IABSE Talks: Research, Design, Make and Construct in the North

“Science is to an engineer what paint is to an artist.” Nick Cooper

As part of a series of IABSE events in the North of England, the first IABSE event in Leeds was held in October at Leeds Beckett University. “Research, Design, Make and Construct in the North” offered an opportunity for leading lights from each of those fields to showcase the best of engineering in the North.

Tim Burton delivering Pecha Kucha

Utilising quick fire Pecha Kucha style presentations attendees were whisked through aspects of engineering as diverse as being inspired by wall hugging tree frogs, to purple walkway panels that soften in colour once exposed to the elements, and to large scale structural and infrastructure schemes.

Professor Anne Neville of Leeds University is Director of the Institute of Functional Surfaces – an organisation that uses engineering science to understand and optimise processes occurring at engineering interfaces. Anne discussed a mix of eclectic topics including research into tribology, corrosion, mineral scaling and tribocorrosion. Projects outlined included investigating increasing engine efficiency and lubrication, and studying hip replacement joints and their rate of corrosion / wear. The most striking project emphasised the benefit of looking to nature to solve problems; specifically looking at tree frog feet to develop a robot that grips to tissue and can travel within bodies to access areas for treatment.

Nick Cooper of Spencer is and independent consultant specialising in complex and novel projects. Nick expatiated that he is a design engineer but that he was educated by a generation where engineers evolved through the transfer of experience and skill, and where intuitive ability was subjectively valued. His career started in a time where risks were understood and resolved rather than managed and off-loaded. Nick ran through a fascinating assemblage of projects that he and his teams have been responsible for. When it came to what differentiates ‘Northern Engineering’ Nick enthused that engineers in the North must not wait for what they wish/want to achieve, they must offer something better. Investment success in the North requires building a foundation of engineering knowledge – not just a new road, building or wind farm. Nick emphasised the importance of recognising skills and trades across the industry: “Engineering is like a gearbox: the input is Academic knowledge; it works when all the gears are equally valued from the academic theory to the fitter.”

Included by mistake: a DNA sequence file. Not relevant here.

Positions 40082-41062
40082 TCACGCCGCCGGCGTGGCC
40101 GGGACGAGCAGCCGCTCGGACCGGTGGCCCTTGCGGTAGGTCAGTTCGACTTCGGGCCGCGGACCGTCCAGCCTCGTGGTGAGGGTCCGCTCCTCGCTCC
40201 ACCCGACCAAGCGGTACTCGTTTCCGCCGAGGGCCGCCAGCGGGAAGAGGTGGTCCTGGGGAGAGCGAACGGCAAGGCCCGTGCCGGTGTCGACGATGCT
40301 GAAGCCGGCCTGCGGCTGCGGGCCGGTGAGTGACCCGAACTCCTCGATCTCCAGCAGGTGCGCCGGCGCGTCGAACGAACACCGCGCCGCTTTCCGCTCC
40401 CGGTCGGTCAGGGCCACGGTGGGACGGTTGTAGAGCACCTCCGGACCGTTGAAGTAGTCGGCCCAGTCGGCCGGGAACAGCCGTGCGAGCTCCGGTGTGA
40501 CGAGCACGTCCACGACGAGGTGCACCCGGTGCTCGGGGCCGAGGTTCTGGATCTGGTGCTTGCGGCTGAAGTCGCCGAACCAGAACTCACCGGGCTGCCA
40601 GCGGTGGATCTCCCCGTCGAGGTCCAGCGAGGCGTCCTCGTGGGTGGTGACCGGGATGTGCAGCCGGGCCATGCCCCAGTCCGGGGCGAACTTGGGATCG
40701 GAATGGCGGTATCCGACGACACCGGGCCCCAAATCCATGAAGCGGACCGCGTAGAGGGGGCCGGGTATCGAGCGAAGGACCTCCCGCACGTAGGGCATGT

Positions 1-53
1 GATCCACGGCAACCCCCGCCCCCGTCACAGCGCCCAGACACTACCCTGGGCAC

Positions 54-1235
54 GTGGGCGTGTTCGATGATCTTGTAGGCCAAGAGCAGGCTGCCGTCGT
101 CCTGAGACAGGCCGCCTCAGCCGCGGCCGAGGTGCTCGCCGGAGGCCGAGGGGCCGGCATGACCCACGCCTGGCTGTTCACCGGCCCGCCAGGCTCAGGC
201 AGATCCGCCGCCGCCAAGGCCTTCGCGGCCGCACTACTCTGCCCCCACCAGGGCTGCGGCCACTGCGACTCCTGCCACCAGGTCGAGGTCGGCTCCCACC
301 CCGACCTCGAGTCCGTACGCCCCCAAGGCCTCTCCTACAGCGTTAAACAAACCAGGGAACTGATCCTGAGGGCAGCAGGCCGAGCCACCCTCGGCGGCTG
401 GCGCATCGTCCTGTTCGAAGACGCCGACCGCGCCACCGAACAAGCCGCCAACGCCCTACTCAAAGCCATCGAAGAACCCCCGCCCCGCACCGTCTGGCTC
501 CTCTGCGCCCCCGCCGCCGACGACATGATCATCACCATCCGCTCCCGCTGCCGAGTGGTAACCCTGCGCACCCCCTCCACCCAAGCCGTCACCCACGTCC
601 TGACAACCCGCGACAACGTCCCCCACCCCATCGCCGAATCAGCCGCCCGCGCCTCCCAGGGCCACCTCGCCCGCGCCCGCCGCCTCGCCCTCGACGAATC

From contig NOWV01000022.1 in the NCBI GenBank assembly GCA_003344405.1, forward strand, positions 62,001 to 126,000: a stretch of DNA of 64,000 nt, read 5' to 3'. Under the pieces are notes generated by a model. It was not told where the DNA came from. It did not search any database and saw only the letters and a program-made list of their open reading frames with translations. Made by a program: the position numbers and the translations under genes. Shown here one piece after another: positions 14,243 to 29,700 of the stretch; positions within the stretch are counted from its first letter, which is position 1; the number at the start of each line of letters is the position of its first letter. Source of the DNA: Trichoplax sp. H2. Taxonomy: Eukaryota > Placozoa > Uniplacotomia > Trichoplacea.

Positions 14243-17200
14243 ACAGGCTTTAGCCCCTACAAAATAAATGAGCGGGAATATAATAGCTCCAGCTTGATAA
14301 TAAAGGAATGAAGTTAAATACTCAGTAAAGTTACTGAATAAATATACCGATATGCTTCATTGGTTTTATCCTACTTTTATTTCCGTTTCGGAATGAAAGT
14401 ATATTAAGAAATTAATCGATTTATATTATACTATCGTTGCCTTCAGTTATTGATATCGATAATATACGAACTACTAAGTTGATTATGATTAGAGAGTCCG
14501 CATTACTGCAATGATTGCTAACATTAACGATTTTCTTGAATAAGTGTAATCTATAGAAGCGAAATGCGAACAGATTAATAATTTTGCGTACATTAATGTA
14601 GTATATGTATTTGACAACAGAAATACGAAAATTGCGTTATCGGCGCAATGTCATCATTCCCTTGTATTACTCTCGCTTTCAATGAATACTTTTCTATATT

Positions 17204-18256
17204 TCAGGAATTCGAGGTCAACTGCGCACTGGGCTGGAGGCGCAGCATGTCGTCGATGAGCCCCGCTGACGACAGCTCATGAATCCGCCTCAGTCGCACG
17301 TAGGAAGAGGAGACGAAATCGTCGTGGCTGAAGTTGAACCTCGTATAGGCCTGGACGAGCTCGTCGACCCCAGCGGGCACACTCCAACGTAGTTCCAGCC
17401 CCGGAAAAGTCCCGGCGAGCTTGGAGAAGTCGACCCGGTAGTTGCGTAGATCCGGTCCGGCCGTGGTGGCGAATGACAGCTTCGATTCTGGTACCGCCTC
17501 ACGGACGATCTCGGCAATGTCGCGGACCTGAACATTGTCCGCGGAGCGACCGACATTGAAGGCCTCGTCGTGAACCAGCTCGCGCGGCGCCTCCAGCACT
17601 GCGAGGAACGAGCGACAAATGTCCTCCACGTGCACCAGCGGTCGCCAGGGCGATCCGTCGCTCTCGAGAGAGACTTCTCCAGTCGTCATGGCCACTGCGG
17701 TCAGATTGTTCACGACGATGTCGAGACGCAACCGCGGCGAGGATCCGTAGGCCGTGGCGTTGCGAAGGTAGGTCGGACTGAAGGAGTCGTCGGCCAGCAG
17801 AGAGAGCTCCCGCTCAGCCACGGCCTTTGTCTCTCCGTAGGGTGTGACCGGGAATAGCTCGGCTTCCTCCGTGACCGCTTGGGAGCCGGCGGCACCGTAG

Tim Burton of SHS Structures shared fascinating extracts from his extensive experience in steel fabrication and construction. He enthused the importance of knowing your materials, and to know the specialists and engage with them. He advised the audience to “think things through and to not overcomplicate things”, as well as reminding that “procedures are there for a reason”. But Tim also provided encouragement to be creative and to design with efficiency, economy, and elegance.

Tom Stanton, a Planning Manager at Morgan Sindall, discussed the Carillion Morgan Sindall Joint Venture Scheme A1 Leeming to Barton which involves constructing 20km of new motorway. The completed scheme is expected to help to save 20 lives and prevent more than 450 accidents over the next 60 years. Tom is responsible for programme delivery, ensuring project controls and driving the utilisation of digital engineering. With 12,000 activities in the programme project control is essential. There are 19+ disciplines, stakeholders, the client, and the customer. Tom explained how the project has embraced digital engineering: from existing conditions, proposed works, utilising parametric driven design, digital construction, and mobile field activities. The project utilised innovative techniques such as a virtual review process, and digital machine guidance for earthworks and pavements. On such a large scheme embedding a strong culture was vital and Tom described how the A1L2B Hexagon tool was utilised to capture and communicate the culture throughout the project team.

The event was closed with a discussion panel consisting the four presenters, the facilitator Mark Bulmer (AECOM and Secretary of the IABSE British Group), and sponsor Matthew Dronfield (Freyssinet) with enthusiastic engagement from the audience.

Many thanks to Fresyssinet for sponsoring the event.

Ian Towler, Senior Civil Engineer, Mott MacDonald.